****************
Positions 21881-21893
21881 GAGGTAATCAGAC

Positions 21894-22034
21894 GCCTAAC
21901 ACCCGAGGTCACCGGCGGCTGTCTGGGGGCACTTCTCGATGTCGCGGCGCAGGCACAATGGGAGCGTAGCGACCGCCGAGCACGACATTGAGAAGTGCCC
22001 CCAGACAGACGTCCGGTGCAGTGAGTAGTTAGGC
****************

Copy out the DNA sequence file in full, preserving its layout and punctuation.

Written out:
Positions 21881-21893
21881 GAGGTAATCAGAC

Positions 21894-22034
21894 GCCTAAC
21901 ACCCGAGGTCACCGGCGGCTGTCTGGGGGCACTTCTCGATGTCGCGGCGCAGGCACAATGGGAGCGTAGCGACCGCCGAGCACGACATTGAGAAGTGCCC
22001 CCAGACAGACGTCCGGTGCAGTGAGTAGTTAGGC